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Seasoning Wooden Utensils In Oven?

m
Muddirtt Jan 15, 2014 04:43 PM

I've always used food grade mineral oil on my unfinished wooden kitchen tools. To me, in a sense, the wood is still "alive" and needs to be kept alive -- Just as leather boots need oiled.

When new, I'll wet sand them (the wood, not the boots, haha) with some high grit sandpaper, let air dry overnight then, the next day, give them a good 2 day bath soaked in mineral oil in a container. Then a quick paper towel wipe down, and off to abuse for a month until I do it again. No dishwasher... Just handwashing... and a dip in boiled water or dilluted bleach every once in awhile. The mineral oil is found in any pharmacy just about, including Walmart and Walgreens, used as a laxative, as most of you know.

With my one-minute worth of Google searching, all I found was wiping with olive oil and into a preheated 350F oven on a baking sheet for a few minutes... Huh?

I have my own recipe for seasoning and reseasoning my cast iron every once in awhile with Crisco shortening and into a non preheated oven then up to 430F it goes for 1.5 hours and a slow cool down inside the oven. Twice at least for new iron cookware.

...But anyways, I'd like a "recipe" for doing something similar to wood... Basically putting a food-safe coat of plastic on/inside a wooden utensil.

I was wondering what the smoke point is for this mineral oil, and how hot I should go, along with duration? And, should I use a different oil for in the oven?

I would hang them below the racks with some metal wire -- Not put on a baking sheet.

Any ideas for temp and time? Would this even work as good as seasoning cast iron does?... After all, iron and wood are two totally different creatures, lol.

  1. rmarisco Jan 16, 2014 01:59 PM

    never heard of this. ever.

    i have spoons that are at least 20 years old.

    hand wash.. thank them for their service..and put them back until next time!

    1. coll Jan 16, 2014 06:32 AM

      I've always assumed they get enough grease on them from sautéing. My only rule is to set them aside when done rather than soaking in a pot of soapy water, because around here that can go on for a few hours!. I have a few from when I got my first apartment in 1975, cheapies but no issues at all. I would venture to say that baking them would shorten their life, if anything.

      Oh and I beg to disagree that wood is still "alive" after the tree is chopped down.

      1. t
        trakman Jan 15, 2014 08:39 PM

        At a minimum, this is overkill. At a maximum, it borders on almost OCD. I agree with earlier posters. It's wood, for God's sake. Wash it, dry it, and leave it alone. If it gets to where you can't stand the pieces, throw them out and buy some new ones.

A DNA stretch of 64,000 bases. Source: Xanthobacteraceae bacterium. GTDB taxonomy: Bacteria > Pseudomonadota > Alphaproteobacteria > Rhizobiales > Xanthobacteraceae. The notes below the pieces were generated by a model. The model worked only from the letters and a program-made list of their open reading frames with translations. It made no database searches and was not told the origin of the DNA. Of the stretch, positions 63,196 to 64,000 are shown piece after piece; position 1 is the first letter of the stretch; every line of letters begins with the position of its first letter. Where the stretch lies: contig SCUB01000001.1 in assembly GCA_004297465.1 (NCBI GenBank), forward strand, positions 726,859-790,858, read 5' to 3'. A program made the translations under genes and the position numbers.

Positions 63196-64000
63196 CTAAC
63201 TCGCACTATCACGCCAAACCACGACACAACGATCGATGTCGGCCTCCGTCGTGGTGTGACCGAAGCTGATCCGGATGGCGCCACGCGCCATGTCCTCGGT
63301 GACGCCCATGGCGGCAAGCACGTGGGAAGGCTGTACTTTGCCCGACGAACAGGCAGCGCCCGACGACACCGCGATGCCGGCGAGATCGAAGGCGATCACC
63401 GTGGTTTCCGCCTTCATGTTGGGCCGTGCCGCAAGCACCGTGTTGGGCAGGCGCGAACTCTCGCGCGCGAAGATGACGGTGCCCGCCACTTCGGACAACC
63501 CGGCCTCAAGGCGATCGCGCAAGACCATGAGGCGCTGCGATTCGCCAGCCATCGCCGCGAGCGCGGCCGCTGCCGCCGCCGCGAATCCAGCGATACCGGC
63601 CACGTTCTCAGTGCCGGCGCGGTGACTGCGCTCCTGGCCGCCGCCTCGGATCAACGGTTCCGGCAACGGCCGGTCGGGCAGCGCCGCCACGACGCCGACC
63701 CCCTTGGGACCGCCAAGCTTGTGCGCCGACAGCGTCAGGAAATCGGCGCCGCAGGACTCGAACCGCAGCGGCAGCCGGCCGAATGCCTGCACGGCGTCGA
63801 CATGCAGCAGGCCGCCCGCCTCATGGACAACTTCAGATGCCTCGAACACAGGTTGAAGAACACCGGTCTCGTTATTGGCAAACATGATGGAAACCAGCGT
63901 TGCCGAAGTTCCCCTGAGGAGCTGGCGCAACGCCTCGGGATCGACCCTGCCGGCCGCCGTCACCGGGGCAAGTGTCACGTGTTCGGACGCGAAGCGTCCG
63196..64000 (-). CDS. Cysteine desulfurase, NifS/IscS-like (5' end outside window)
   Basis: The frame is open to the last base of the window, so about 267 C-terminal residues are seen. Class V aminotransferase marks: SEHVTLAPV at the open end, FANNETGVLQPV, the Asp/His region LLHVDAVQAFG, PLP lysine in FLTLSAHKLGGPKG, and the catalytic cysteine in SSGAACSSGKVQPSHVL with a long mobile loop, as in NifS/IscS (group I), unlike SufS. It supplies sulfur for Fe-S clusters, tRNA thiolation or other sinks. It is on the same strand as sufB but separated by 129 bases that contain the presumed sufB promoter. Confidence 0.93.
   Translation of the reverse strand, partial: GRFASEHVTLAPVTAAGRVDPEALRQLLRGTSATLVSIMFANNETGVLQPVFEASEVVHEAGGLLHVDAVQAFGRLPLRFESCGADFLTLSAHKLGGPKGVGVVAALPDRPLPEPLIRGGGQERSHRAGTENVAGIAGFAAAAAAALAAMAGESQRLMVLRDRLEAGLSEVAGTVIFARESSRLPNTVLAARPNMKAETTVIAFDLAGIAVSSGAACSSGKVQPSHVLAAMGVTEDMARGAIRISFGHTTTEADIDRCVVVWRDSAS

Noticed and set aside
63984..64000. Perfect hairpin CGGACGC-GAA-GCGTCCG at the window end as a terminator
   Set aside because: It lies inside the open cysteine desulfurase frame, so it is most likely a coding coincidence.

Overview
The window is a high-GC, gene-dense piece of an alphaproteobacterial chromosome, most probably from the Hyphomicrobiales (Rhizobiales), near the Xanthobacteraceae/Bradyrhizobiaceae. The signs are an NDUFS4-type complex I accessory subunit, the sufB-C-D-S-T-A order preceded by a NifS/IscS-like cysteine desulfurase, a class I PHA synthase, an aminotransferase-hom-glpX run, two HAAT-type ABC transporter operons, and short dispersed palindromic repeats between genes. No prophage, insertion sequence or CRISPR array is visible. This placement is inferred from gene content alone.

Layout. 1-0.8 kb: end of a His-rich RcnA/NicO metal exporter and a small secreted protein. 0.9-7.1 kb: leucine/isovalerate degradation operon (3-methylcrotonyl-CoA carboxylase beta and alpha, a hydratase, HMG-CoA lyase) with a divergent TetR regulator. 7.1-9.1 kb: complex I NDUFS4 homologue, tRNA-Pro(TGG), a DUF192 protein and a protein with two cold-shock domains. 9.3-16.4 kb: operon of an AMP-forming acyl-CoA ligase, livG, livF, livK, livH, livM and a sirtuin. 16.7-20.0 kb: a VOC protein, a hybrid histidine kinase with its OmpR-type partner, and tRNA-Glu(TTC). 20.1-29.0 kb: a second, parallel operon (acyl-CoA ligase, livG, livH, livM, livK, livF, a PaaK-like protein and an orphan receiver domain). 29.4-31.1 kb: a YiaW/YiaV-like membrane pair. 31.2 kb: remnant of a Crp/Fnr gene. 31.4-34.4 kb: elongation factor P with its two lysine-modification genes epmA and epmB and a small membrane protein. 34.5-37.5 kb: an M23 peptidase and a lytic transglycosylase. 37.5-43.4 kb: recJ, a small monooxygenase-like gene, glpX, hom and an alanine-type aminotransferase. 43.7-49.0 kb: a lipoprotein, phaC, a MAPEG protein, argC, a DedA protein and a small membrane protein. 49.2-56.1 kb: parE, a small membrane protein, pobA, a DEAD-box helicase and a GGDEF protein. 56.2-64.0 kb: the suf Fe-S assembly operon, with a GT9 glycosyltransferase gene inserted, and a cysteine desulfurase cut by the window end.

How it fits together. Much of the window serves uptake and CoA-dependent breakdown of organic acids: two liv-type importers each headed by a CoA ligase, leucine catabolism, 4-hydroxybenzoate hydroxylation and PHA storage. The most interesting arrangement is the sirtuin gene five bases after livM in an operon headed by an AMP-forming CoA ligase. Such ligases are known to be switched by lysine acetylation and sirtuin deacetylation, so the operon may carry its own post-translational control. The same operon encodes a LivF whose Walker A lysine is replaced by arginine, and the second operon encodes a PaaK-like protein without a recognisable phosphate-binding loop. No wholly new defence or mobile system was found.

1 Reply
        1. re: trakman
          JayL Jan 16, 2014 06:27 AM

          I recently bought a set of six utensils for around three dollars. They'll last me a few years as-is. When they are done I will buy more.

          PS...they also go in the washer...oh the voodoo...

        2. JayL Jan 15, 2014 07:52 PM

          And what happens to your wooden utensils when you don't oil and/or heat treat it?

          Mine work fine as is.

          It's wood for goodness sake.

          2 Replies
          1. re: JayL
            d
            DebinIndiana Jan 16, 2014 07:17 PM

            Probably nothing would happen -- I just prefer the way they feel, look and smell when treated. And I hate to replace tools -- even cheap ones.

            1. re: DebinIndiana
              m
              Muddirtt Jan 17, 2014 06:49 AM

              Exactly... Why replace a tool when you already have one that you can take care of. I make sure the dog doesn't get a hold of my 75 cent hair comb... Or should I just give it to the dog and go buy a new one?

          2. d
            DebinIndiana Jan 15, 2014 07:08 PM

            I treat wooden bowls and utensils once or twice a year with spoon butter (1 oz. beeswax melted with 4 fl. oz. mineral oil; stir and store in a jar).

            When I have accidentally left wooden objects in the oven and turned on the heat, the results were never good, regardless of treatment.

            1. kaleokahu Jan 15, 2014 06:20 PM

              Hi, Muddirtt:

              I'd stick with what works for you now. Heat cycles at 350F can't be good for wood longevity, regardless of the mineral oil.

              Speaking of boots, I've been hunting with people who insist on drying their boots close to the fire. Sometimes with hilarious results.

              Personally, I mineral-oil my wooden utensils 2x/year. No sanding unless the grain is raised, and I just rub it in by hand. If it no longer sinks in, I wipe them and I'm done.

              Aloha,
              Kaleo

              1. greygarious Jan 15, 2014 05:28 PM

                I've never treated wooden utensils in any way. When finished using them, hand wash in detergent, rinse, air dry.
                For about 45 yrs now. Eventually they may absorb and retain some of the fat they've stirred but I've never heard of intentionally seasoning them. I treat my cutting boards the same way. Wood has some inherent antibacterial properties, or so I've read.

                1. Chemicalkinetics Jan 15, 2014 05:08 PM

                  I have never heard of seasoning wooden utensils in an oven. In my "first order" approximation (basically initial guess), I consider this to be a bad practice.

                  If you want to apply oil to the wooden utensils and dry the oil inside the wood, then why not use a drying oil like tung oil? This is what I used for all of my wood cutting boards, knife wooden handles....etc.

                  "Tung oil or China wood oil is a drying oil... "

                  http://en.wikipedia.org/wiki/Tung_oil

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